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From Antitrust Law Daily, February 27, 2017

Application of filed rate doctrine trims claims in Blue Cross MDL

By Jeffrey May, J.D.

In multidistrict litigation against the Blue Cross Blue Shield Association and its licensee Blue Plans for allegedly conspiring to allocate markets, the filed rate doctrine operated to preclude plaintiffs with individual policies and small group policies from recovering treble damages from Blue Cross and Blue Shield of Alabama (BCBSAL) where the rates paid had been filed with, and approved by, the Alabama Department of Insurance (DOI). These plaintiffs also could not pursue damages from non-Alabama Blue Plans, which did not file rates in Alabama with the DOI, based on a market allocation conspiracy that prevented a rate lower than the rate approved by DOI. However, to the extent that plaintiffs paid rates that were higher than those filed with the DOI, BCBSAL could not take advantage of the filed rate doctrine. The plaintiffs, who claimed that they would have paid lower rates if not for the market allocation conspiracy, also could not pursue damages claims (In Re: Blue Cross Blue Shield Antitrust Litigation, February 23, 2017, Proctor, D.).

The action was brought by plaintiffs who sought to recover overcharges from defending Blue Plans. They based their damages on the difference between the rate they paid and a hypothetical lower rate, which they contended they would have paid if the Blues’ alleged market allocation had not stifled competition. Both the plaintiffs and the defendants had moved for summary judgment based on the filed rate doctrine.

The federal district court in Birmingham, Alabama, granted in part and denied in part the motions for summary judgment. Money damages claims of plaintiffs CB Roofing, Inc. and American Electric Motor Service, Inc. against all defendants were dismissed with prejudice.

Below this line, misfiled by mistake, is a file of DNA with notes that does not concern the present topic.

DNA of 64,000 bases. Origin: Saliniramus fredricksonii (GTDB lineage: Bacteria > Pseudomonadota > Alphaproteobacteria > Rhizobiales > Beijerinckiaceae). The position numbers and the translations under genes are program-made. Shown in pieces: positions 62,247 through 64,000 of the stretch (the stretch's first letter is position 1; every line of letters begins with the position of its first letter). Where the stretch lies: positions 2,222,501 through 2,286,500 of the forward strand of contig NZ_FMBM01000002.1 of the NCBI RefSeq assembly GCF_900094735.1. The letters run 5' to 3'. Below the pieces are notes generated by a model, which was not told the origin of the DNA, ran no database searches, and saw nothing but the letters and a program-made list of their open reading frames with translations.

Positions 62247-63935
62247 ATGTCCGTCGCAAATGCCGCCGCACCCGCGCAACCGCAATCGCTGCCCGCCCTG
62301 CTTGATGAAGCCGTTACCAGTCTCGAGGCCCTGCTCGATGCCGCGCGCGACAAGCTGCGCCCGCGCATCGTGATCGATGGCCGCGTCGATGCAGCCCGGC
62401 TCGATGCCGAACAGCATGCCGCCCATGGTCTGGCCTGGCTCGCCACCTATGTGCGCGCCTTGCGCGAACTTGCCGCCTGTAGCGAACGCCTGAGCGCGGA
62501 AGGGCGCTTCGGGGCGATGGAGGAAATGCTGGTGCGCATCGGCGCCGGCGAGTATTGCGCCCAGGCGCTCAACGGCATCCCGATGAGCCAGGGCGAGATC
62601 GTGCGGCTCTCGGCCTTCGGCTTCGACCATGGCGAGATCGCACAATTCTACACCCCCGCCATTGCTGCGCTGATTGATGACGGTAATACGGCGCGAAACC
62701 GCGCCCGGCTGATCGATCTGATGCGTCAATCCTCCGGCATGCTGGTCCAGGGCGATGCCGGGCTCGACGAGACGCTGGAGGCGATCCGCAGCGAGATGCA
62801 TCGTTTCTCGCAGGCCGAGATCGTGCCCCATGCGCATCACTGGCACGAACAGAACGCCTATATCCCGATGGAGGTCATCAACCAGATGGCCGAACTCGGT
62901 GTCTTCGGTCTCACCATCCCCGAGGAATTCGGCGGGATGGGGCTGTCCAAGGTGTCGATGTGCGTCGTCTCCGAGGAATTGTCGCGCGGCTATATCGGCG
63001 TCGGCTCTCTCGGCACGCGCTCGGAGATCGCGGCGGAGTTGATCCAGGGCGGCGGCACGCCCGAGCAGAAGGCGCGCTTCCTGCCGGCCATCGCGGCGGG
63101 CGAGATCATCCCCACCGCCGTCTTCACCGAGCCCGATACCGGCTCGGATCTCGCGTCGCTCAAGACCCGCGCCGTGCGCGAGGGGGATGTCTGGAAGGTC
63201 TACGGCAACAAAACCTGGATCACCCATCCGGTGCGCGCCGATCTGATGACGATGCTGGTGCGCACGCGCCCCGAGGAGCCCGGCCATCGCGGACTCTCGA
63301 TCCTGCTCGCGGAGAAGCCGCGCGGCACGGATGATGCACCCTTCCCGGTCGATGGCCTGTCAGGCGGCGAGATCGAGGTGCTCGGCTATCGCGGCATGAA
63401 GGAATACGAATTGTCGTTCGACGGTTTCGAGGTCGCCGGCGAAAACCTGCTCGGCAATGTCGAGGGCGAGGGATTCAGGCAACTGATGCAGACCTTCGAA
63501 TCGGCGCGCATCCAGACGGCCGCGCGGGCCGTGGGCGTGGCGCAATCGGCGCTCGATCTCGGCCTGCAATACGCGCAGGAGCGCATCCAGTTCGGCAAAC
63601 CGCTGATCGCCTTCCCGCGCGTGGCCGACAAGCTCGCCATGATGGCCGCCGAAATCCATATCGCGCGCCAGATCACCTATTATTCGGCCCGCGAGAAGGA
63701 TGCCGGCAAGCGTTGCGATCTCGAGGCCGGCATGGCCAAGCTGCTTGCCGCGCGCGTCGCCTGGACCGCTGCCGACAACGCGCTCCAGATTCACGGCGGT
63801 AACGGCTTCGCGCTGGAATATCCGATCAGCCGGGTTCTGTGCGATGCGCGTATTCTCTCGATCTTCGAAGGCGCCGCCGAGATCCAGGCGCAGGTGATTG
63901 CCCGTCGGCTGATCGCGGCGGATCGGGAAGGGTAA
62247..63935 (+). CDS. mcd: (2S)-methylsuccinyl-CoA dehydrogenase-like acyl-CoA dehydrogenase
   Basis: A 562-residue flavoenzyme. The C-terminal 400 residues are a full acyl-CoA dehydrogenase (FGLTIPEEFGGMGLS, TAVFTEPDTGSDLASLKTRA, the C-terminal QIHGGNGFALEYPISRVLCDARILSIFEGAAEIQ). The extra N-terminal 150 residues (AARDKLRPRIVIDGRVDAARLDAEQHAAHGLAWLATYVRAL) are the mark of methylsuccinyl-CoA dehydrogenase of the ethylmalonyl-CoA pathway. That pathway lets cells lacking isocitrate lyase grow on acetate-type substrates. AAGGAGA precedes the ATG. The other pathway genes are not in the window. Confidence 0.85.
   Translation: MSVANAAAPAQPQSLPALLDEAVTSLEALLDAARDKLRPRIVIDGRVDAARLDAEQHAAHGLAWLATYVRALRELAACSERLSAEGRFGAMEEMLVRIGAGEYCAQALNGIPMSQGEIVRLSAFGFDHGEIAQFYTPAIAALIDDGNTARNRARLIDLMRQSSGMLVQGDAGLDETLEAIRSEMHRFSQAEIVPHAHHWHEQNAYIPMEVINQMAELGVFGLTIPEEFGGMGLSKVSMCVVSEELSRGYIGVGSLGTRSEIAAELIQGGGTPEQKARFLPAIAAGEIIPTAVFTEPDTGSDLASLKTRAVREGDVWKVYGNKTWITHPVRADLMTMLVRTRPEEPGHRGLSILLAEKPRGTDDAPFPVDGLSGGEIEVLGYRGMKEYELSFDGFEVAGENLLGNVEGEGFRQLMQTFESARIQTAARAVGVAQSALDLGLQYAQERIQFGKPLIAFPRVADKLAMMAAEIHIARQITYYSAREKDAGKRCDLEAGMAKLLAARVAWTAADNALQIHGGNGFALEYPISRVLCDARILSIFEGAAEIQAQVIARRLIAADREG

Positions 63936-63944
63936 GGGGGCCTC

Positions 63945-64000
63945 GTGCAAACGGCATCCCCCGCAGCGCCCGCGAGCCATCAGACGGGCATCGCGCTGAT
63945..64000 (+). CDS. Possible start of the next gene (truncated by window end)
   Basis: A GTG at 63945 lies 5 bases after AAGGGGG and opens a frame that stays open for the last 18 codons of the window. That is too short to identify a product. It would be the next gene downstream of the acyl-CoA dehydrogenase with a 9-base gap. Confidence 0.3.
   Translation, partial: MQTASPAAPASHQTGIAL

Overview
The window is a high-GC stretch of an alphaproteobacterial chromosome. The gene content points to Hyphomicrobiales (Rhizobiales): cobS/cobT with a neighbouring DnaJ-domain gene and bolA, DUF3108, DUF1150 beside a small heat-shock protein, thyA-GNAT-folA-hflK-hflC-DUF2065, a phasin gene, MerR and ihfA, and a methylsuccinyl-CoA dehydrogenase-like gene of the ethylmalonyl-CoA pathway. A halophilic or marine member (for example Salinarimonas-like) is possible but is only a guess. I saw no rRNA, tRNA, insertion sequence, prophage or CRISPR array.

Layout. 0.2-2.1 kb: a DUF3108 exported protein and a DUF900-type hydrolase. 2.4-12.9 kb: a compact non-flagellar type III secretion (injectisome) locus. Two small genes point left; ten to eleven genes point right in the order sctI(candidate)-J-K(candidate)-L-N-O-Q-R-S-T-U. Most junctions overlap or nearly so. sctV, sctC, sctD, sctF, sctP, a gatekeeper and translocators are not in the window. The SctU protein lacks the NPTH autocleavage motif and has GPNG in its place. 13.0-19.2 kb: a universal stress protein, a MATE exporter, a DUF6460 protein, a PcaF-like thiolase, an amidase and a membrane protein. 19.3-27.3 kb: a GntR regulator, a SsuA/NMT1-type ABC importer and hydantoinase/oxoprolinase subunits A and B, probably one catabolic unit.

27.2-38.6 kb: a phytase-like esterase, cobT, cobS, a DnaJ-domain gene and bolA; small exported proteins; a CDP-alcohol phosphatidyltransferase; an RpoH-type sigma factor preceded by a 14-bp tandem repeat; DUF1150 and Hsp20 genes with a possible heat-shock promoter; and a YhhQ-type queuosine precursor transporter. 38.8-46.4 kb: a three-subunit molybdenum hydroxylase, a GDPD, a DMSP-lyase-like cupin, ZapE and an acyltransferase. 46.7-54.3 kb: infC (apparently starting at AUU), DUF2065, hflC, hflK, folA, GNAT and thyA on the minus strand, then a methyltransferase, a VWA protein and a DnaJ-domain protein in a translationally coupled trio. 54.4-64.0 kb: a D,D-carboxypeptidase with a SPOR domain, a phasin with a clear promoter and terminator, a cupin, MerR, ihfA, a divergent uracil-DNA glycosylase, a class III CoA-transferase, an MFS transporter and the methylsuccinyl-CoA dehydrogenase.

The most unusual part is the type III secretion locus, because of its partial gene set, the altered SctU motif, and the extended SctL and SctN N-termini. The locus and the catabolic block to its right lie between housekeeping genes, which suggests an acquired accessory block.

At issue were claims involving individual policies, group policies with 2-14 eligible employees, and group policies with 15-50 eligible employees. The parties had stipulated to the fact that the filed rate doctrine did not apply to the damages claims of the plaintiffs whose groups contained more than 50 members because BCBSAL did not file rates for this market segment.

The filed rate doctrine barred claims for money damages by subscriber plaintiffs who were charged and paid rates that were actually filed by BCBSAL and approved by the DOI, the court explained. The court did not require that these rates be subjected to "meaningful review" in order to be insulated from attack under the doctrine. However, even if "meaningful" review was required, the review performed by the DOI was sufficient, it was noted.

The court also addressed whether the damages claims based on rates that varied from the approved rate. BCBSAL’s charging of "unfiled" rates that were higher than those that were filed with DOI was not protected. "[B]y charging an amount higher than the rates filed and approved, it cannot be said that BCBSAL has filed or charged a legal rate," the court explained. The court, however, concluded that it lacked sufficient information to determine whether the filed rate doctrine might affect the category of subscribers who paid less than the legal rate. In any event, while these plaintiffs might technically be able to pursue their claims, they might be unable to prove that that they suffered monetary damages, in the court's view.

Conspiracy theory. Noting that BCBSAL was not the only target of a claim based on the plaintiffs’ challenges to DOI-approved rates, the court clarified that plaintiffs who could not challenge the filed rate in a damages claim against BCBSAL were likewise precluded from arguing that more robust competition by BCBSAL’s co-conspirators would have led to something less than the legal rate approved by DOI. "As a matter of law, when a regulator approves a filed rate, that becomes the legal rate," the court held.

The case is No. 2:13-cv-20000-RDP.

Attorneys: Helen Lynne Eckinger (Whatley Kallas, LLP), Joseph H. Webster (Chapman Lewis & Swan PLLC) and Megan Jones (Hausfeld LLP) for Plaintiffs' Counsel. Aaron G. McLeod (Adams & Reese LLP), Adam H. Charnes (Kilpatrick Townsend & Stockton LLP) and Adam H. Charnes (Kilpatrick Townsend & Stockton LLP) for Defendants' Counsel.

Companies: Blue Cross Blue Shield Assn.; Blue Cross and Blue Shield of Alabama

MainStory: TopStory Antitrust AlabamaNews

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